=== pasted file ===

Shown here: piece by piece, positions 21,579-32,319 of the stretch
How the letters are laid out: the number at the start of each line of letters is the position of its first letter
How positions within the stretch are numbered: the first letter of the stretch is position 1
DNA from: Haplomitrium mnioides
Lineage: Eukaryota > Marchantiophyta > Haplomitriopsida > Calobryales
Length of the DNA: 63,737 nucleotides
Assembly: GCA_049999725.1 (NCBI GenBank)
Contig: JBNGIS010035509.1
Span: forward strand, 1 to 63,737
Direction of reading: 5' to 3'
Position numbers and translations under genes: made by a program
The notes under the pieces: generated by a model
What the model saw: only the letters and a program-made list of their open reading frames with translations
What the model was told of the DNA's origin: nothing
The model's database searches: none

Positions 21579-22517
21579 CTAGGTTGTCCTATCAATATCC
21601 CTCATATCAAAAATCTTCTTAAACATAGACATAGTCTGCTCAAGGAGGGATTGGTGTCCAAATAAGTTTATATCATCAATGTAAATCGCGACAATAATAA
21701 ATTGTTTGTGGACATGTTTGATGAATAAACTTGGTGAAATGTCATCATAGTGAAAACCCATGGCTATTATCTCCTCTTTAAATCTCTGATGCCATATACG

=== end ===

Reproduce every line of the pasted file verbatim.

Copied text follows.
Shown here: piece by piece, positions 21,579-32,319 of the stretch
How the letters are laid out: the number at the start of each line of letters is the position of its first letter
How positions within the stretch are numbered: the first letter of the stretch is position 1
DNA from: Haplomitrium mnioides
Lineage: Eukaryota > Marchantiophyta > Haplomitriopsida > Calobryales
Length of the DNA: 63,737 nucleotides
Assembly: GCA_049999725.1 (NCBI GenBank)
Contig: JBNGIS010035509.1
Span: forward strand, 1 to 63,737
Direction of reading: 5' to 3'
Position numbers and translations under genes: made by a program
The notes under the pieces: generated by a model
What the model saw: only the letters and a program-made list of their open reading frames with translations
What the model was told of the DNA's origin: nothing
The model's database searches: none

Positions 21579-22517
21579 CTAGGTTGTCCTATCAATATCC
21601 CTCATATCAAAAATCTTCTTAAACATAGACATAGTCTGCTCAAGGAGGGATTGGTGTCCAAATAAGTTTATATCATCAATGTAAATCGCGACAATAATAA
21701 ATTGTTTGTGGACATGTTTGATGAATAAACTTGGTGAAATGTCATCATAGTGAAAACCCATGGCTATTATCTCCTCTTTAAATCTCTGATGCCATATACG